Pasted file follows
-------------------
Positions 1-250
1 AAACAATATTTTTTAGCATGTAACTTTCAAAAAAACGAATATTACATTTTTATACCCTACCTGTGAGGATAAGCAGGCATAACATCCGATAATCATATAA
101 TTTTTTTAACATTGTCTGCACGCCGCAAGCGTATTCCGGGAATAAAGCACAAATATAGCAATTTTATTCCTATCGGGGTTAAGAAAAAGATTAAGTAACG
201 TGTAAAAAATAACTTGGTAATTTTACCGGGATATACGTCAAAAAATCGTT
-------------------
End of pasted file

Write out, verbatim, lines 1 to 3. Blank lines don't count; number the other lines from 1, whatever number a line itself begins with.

Positions 1-250
1 AAACAATATTTTTTAGCATGTAACTTTCAAAAAAACGAATATTACATTTTTATACCCTACCTGTGAGGATAAGCAGGCATAACATCCGATAATCATATAA
101 TTTTTTTAACATTGTCTGCACGCCGCAAGCGTATTCCGGGAATAAAGCACAAATATAGCAATTTTATTCCTATCGGGGTTAAGAAAAAGATTAAGTAACG